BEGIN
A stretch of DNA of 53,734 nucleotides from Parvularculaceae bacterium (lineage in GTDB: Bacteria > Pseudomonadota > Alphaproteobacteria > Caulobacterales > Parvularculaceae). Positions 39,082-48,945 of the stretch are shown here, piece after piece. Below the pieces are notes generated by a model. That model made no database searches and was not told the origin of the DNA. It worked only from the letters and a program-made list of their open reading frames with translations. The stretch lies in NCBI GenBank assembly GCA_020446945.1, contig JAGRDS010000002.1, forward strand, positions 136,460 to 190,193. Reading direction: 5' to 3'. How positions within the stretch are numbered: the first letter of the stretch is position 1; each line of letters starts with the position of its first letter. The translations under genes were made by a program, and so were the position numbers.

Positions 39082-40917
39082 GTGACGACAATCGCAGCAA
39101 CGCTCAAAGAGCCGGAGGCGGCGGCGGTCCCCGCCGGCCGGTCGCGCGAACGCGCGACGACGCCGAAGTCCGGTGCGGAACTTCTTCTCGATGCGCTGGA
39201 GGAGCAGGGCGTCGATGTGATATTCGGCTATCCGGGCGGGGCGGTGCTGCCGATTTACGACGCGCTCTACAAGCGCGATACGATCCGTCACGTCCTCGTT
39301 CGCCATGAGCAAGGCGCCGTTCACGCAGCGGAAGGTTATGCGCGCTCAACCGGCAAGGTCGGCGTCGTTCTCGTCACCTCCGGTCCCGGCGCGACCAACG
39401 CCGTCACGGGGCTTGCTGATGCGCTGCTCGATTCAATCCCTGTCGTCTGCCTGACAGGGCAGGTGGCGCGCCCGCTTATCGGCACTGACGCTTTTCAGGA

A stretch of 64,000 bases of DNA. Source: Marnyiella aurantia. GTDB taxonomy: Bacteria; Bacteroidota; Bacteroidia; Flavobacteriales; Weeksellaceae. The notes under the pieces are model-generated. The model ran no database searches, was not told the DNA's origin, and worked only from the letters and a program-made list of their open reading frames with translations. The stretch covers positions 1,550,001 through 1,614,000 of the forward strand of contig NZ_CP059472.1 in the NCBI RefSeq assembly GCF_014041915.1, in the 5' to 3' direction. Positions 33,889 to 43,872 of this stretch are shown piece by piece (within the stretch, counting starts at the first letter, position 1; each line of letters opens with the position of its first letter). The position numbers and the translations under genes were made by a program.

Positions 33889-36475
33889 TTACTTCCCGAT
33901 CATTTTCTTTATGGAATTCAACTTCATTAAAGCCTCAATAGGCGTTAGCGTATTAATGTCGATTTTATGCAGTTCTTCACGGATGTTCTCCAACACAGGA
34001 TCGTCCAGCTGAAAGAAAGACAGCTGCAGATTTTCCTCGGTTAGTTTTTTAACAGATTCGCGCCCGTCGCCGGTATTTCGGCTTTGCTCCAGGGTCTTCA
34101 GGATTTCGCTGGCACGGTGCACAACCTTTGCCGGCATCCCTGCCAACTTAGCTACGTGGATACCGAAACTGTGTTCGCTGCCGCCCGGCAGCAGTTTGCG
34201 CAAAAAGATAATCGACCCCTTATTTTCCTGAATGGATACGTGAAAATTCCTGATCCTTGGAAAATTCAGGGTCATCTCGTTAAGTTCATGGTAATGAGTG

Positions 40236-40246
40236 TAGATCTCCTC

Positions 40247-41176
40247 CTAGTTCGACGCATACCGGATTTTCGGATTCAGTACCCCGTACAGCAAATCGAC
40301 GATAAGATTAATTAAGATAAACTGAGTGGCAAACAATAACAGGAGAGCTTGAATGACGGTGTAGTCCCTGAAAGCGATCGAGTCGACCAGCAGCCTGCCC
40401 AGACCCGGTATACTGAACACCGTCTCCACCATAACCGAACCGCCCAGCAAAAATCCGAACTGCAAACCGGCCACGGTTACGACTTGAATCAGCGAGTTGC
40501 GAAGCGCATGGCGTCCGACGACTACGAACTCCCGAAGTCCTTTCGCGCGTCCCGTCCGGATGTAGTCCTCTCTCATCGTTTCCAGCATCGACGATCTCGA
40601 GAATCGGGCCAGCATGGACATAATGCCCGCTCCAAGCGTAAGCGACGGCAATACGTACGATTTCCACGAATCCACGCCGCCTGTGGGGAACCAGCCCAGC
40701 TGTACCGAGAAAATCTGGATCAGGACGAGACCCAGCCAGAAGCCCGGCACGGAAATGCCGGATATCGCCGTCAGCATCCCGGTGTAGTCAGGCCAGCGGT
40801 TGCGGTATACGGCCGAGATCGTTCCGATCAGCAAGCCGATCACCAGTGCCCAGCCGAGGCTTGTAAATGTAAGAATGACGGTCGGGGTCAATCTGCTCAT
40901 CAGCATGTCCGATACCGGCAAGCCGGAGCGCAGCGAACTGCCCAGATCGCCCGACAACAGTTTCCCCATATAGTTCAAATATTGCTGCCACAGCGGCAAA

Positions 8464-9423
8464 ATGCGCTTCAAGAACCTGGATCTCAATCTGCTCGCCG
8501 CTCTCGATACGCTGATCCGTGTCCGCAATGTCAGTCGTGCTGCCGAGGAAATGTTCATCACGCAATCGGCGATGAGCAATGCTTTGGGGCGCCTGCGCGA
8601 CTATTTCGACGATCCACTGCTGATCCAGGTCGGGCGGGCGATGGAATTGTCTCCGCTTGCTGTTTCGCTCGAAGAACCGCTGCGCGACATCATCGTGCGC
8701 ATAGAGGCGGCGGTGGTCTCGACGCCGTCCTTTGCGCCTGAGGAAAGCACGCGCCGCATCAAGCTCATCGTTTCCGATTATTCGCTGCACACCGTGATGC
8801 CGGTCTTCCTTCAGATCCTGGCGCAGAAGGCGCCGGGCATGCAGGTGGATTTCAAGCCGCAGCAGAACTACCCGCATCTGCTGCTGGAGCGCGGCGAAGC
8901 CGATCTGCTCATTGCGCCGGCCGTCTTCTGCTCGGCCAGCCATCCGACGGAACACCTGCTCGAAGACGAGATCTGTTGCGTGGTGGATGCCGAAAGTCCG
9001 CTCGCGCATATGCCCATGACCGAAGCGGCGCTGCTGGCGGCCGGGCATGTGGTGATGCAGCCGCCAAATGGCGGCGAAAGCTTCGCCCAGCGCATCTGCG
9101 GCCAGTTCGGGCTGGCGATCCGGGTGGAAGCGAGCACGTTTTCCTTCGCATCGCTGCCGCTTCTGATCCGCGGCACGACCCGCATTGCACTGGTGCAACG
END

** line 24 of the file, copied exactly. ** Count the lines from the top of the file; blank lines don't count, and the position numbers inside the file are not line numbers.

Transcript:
40801 TGCGGTATACGGCCGAGATCGTTCCGATCAGCAAGCCGATCACCAGTGCCCAGCCGAGGCTTGTAAATGTAAGAATGACGGTCGGGGTCAATCTGCTCAT